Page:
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I see your point there. One drawback of hardiness zones is that they don't tell you if a plant is likely to do well in a particular climate because they're just based on winter lows and don't take into account summer temperatures, humidity, rainfall, etc. But I never looked at them that way, I always looked at hardiness zones simply as an indication of whether or not a plant can survive the winter in a particular climate. I never looked at it as indication that the climate is well suited to a particular plant or that the plant is likely to thrive there.
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Old 11-16-2013, 11:04 AM
 
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Quote:
Originally Posted by georgeinbandonoregon View Post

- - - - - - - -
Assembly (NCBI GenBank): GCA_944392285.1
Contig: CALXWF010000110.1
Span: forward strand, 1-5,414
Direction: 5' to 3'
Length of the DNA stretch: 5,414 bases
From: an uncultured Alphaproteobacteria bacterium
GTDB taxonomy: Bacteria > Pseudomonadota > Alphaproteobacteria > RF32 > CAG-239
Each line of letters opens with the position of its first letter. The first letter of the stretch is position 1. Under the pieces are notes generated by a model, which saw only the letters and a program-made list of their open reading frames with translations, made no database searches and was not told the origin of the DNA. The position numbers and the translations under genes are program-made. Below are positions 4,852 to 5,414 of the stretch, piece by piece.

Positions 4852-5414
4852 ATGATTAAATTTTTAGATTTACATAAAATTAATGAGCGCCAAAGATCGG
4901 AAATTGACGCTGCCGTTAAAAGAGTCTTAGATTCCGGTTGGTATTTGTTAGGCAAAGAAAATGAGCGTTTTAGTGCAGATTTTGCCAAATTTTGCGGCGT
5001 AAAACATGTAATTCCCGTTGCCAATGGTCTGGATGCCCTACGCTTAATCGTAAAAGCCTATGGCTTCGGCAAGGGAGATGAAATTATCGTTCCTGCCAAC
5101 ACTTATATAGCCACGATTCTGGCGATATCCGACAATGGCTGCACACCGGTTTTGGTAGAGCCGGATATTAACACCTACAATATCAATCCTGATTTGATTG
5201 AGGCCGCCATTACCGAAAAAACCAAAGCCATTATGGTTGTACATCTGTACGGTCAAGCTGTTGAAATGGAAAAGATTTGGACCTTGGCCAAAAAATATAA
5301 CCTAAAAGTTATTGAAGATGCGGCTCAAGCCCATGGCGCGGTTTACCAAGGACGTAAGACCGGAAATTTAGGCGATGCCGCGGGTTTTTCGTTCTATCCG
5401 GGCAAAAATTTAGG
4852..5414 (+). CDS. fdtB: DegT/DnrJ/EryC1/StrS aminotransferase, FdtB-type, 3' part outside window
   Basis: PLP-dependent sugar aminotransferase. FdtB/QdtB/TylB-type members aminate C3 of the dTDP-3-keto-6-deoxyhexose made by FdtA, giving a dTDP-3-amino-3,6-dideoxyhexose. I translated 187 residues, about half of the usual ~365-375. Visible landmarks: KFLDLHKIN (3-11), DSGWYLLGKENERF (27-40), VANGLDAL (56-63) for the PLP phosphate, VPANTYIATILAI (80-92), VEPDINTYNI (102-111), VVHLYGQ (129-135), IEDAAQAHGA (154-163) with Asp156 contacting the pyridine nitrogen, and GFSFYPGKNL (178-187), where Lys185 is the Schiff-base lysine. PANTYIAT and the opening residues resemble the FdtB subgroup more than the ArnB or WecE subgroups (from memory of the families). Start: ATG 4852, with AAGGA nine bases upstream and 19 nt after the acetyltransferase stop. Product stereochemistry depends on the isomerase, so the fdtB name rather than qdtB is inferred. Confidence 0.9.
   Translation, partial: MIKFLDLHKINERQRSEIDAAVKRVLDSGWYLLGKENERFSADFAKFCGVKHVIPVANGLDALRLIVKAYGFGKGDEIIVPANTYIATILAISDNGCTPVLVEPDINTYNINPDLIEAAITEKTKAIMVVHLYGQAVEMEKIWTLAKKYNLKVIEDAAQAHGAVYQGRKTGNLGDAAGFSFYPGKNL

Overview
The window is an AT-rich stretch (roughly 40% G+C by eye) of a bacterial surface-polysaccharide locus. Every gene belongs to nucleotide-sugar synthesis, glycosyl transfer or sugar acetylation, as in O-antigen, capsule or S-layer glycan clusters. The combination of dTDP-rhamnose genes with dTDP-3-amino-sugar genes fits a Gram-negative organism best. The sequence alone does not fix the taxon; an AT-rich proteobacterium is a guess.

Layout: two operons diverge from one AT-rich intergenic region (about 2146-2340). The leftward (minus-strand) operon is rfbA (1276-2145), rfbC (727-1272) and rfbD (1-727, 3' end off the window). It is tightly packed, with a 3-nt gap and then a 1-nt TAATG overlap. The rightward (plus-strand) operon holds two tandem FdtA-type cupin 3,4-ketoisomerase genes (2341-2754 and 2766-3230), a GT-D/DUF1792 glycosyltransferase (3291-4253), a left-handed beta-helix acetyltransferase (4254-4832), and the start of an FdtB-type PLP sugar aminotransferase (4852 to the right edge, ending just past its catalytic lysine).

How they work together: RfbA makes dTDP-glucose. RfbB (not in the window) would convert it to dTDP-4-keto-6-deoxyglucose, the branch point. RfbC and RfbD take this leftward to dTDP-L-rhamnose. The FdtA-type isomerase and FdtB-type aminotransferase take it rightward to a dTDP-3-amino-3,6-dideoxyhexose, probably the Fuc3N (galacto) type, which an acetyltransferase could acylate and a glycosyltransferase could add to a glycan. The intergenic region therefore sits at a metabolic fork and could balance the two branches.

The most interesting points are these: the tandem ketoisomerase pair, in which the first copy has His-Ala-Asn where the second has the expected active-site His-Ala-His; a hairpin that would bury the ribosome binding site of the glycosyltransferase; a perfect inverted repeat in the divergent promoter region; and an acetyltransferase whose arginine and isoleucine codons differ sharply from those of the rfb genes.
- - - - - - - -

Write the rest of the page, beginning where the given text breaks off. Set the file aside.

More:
FWIW, there is a "Wikipedia" article on "hardiness zones" that discusses pros and cons of USDA climate zones that might make interesting reading. my understanding is that both Bandon, Oregon and Redding, California are nominally USDA 9b in the latest map. assuming I understand correctly, this would be a possible illustration of the defects of a hardiness zone based mainly on winter low temperatures (at least for parts of the western u.s.)---there is a significant difference in what can be grown in both places that simply looking at the map for corresponding zones doesn't show. though both places may have similar average lows the extreme high summer heat of interior Redding puts it in a different horticultural and climatic world compared to the very low heat accumulations of maritime Bandon. many of the plants that thrive in Bandon (many rhododendrons, fuchsias, hydrangeas, Monterey pine and Monterey cypress, for example) would literally burn up in Redding while a fair number of plants that thrive in Redding (most citrus, washingtonia palms, crepe myrtles) would be equally desolate on the coast. yes, there are a surprising number of plants that might do well in both places (agapanthus, bottle brush/callistemon, some eucalyptus, trachycarpus palms, coast redwoods for example). however, at least in this case, IMHO simply choosing plants for a "generic" zone 9 type climate would probably cause more problems than one might think.